Pregnant and metabolic acidosis?

aka Metabolic Muddle 008

You are asked to review a pregnant patient (30 weeks gestation) who has been diagnosed with pneumonia. The referring doctor is concerned that she has a metabolic acidosis. She is currently receiving high flow oxygen with an FiO2 of 0.5.

This is her arterial blood gas:

Questions

Q1. Describe and interpret the A-a gradient.

Description

  • A-a gradient (mmHg) = PAO2 – PaO2
  • Using the alveolar gas equation, PAO2 = PiO2 – PaCO2/R; where are is the respiratory quotient, typically with a value of 0.8
  • PiO2 = FiO2 x (PB – PH20) = 0.5 x (760 -47) = 357 mmHg; where FiO2 is the fraction of inspirated oxygen, PB is barometric pressure and PH20 is the stand vapour pressure of water. In other words, how much oxygen is in the lungs depends on the percentage of oxygen being breathed in, the atmospheric pressure and how much gas is displaced by the inspired gas being saturated with water.
  • PaCO2/R = 29/0.8 = 36 mmHg
  • So, PAO2 = PiO2 – PaCO2/R = 357 mmHg – 36 mmHg = 321 mmHg
  • And finally the A-gradient is PAO2 – PaO2 = 321 – 123 = 198 mmHg

Interpretation

  • The A-a gradient is high. The normal value varies with age and FiO2 as follows:
    — At FiO2 0.21: 7 mmHg in young, 14 mmHg in elderly
    — At FiO2 1.0: 31 mmHg in young, 56 mmHg in elderly
  • The high A-gradient is due to her pneumonia, with the underlying pathophysiological mechanisms being V/Q mismatch and/ or shunt.

In a written exam it is important to perform the full calculation when describing the A-a gradient. On the fly a useful rule of thumb is this:

The expected PaO2 = FiO2 x 500

In this case the expected PaO2 = 250 mmHg, which is substantially higher than the measured PaO2 of 123 mmHg, also indicating a high A-a gradient.

Finally, another rule of thumb: to estimate the normal A-a gradient you can use the same equation we use for calculating ETT size in children:

Approximate expected A-a gradient = age/4 + 4

Q2. Describe and interpret the metabolic parameters on the ABG.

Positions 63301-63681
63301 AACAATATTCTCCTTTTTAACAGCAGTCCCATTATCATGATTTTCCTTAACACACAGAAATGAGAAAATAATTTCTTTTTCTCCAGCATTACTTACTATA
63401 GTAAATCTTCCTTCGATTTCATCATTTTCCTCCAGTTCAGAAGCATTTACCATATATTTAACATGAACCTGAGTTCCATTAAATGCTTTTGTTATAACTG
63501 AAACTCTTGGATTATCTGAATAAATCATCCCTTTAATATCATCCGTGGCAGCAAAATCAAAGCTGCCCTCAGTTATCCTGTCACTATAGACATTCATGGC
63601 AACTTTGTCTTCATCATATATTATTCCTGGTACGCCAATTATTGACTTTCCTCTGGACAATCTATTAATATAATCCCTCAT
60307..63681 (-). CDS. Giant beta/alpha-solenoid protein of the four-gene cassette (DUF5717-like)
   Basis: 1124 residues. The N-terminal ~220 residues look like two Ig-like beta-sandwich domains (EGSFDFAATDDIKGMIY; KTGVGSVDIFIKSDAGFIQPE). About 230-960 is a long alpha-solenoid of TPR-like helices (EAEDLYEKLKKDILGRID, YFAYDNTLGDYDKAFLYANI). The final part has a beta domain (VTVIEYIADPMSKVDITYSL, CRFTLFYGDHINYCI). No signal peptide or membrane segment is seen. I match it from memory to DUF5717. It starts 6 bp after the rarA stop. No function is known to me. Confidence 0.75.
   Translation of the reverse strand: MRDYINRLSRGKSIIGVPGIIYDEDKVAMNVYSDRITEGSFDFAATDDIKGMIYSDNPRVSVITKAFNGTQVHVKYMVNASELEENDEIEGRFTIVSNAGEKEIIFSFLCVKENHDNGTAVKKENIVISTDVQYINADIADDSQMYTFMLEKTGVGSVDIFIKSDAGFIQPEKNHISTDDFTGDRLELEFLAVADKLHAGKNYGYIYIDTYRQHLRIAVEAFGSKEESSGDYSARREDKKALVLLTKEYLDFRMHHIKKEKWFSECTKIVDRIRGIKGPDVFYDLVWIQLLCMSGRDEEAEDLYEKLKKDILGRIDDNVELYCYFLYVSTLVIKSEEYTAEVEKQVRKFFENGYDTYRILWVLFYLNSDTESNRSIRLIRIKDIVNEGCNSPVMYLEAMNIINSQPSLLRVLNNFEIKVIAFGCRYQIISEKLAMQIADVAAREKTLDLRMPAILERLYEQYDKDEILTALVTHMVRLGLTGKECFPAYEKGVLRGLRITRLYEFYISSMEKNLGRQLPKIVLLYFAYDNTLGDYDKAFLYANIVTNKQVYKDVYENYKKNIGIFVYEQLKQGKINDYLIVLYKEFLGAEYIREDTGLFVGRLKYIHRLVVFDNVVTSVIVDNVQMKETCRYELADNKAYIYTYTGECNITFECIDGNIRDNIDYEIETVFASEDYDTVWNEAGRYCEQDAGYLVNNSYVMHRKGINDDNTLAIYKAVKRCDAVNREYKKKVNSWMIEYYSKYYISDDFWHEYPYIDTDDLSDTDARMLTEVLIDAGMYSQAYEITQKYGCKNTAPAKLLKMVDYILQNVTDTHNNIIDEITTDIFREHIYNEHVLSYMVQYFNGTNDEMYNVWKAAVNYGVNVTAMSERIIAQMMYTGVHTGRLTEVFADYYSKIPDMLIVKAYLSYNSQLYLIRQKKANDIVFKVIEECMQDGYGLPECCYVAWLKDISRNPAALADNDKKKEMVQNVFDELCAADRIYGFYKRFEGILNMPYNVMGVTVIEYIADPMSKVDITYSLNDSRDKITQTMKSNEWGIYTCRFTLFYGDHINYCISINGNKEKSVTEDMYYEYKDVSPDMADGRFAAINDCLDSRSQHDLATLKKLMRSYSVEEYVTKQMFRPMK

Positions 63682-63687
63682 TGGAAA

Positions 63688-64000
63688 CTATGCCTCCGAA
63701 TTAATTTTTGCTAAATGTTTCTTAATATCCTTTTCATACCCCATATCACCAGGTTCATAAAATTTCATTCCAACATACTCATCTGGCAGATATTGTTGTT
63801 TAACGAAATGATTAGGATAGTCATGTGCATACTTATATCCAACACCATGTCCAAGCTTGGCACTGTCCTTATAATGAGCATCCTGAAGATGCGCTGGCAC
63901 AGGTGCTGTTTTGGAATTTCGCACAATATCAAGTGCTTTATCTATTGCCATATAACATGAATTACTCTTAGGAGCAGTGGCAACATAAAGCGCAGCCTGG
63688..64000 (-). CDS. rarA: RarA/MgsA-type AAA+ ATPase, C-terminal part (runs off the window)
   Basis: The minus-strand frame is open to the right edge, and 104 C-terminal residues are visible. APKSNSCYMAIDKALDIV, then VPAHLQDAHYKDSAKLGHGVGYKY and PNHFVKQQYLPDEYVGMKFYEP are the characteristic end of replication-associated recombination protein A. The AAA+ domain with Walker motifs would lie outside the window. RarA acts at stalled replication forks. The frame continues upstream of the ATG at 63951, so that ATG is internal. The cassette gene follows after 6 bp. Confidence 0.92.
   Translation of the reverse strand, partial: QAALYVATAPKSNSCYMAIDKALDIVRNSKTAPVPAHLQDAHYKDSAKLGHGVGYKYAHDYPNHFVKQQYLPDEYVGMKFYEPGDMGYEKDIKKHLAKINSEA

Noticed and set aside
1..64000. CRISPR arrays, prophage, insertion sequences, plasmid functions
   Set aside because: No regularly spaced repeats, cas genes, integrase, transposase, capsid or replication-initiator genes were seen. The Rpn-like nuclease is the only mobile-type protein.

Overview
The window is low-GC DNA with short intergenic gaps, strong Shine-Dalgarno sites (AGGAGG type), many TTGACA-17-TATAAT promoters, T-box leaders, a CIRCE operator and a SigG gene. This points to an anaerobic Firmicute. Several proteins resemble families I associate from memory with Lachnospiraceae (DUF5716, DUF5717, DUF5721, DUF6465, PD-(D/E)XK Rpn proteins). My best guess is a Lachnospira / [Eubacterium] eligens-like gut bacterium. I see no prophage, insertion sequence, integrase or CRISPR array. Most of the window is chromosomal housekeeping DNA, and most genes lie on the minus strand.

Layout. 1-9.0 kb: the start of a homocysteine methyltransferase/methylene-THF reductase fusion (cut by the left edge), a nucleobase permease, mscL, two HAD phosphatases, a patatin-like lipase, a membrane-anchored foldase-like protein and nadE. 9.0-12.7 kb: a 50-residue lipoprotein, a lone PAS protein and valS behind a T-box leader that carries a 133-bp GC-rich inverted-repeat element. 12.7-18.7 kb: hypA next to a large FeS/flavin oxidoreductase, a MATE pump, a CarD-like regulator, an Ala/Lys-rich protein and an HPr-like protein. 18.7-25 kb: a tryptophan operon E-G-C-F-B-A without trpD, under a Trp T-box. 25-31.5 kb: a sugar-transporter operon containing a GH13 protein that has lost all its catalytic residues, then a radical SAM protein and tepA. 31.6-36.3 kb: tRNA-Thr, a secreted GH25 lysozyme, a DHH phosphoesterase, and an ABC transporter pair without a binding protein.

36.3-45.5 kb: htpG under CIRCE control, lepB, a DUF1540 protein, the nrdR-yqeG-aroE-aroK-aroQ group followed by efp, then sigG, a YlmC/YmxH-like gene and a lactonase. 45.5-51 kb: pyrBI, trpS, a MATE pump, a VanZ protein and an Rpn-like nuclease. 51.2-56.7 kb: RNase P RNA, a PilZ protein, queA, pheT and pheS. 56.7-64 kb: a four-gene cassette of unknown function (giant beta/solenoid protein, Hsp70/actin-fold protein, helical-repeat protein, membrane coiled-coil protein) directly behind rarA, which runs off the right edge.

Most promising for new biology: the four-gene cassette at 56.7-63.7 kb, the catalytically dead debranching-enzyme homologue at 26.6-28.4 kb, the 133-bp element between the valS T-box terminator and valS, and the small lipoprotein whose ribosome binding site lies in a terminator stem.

Description

  • pH 7.42 is normal, but leans towards an alkalemia for the purpose of further acid base interpretation.
  • PCO2 29 mmHg indicates a respiratory alkalosis
  • HCO3 20 mmol/L indicates appropriate metabolic compensation for the respiratory alkalosis, not primary metabolic acidosis. A drop of ~10 mmHg in PaCO2 from normal (40 mmHg), if there is appropriate compensation, will lead to a fall in HCO3 of 2 mmol/L acutely, or 5 mmol/L chronically from the normal concentration (25 mmol/L)
  • Mild hyponatremia, hypokalemia, hypergylcemia
  • Anaemia (Hb 84 g/L)

Interpretation

  • The apparent metabolic acidosis is actually a compensated respiratory alkalosis, which is normal in the third trimester of pregnancy. Progesterone induces a respiratory alkalosis and the kidney compensates by excreting HCO3.
  • The electrolyte abnormalities may have various causes including SIADH due to pneumonia, dehydration, fluid administration, etc, etc.
  • Mild hyperglycemia is not unexpected given the relatively insulin resistant state of the third trimester of pregnancy and the stress of an inter-current illness.
  • Relative anaemia is expected in pregnancy as the 30-40% expansion in plasma volume exceeds the 20–25 % increase in red cell mass that occurs in pregnancy. However, an Hb <105 g/L in the third trimester suggests other causes may be at play, usually iron deficiency.

References and Links

Lifeinthefastlane.com

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Comments

  1. Brian says

    ABG could also support PE in this lady, depending on the confidence in the original diagnosis. PE can cause non-specific consolidation. Symptoms of cough, palpitations, and light-headedness and signs including fever, wheezing,and rales may result from pulmonary embolism or from concomitant illnesses.

    Obviously as a pregnant woman, her risk for PE is increased at least 5-fold.

  2. Zsombor Kovacs says

    I am wondering what would her Urinary antigen testing for Legionnaires’ disease show?
    Hyponatremia (serum sodium <130 meq/L) occurs significantly more frequently in Legionnaires' disease than in pneumonias of other etiologies. Furthermore, diarrhea and vomiting, /an other characteristic symptom of the Legionnair's disease/, could have been accounted for the hyponatremia, hypokalemia and the hypochloremia directly

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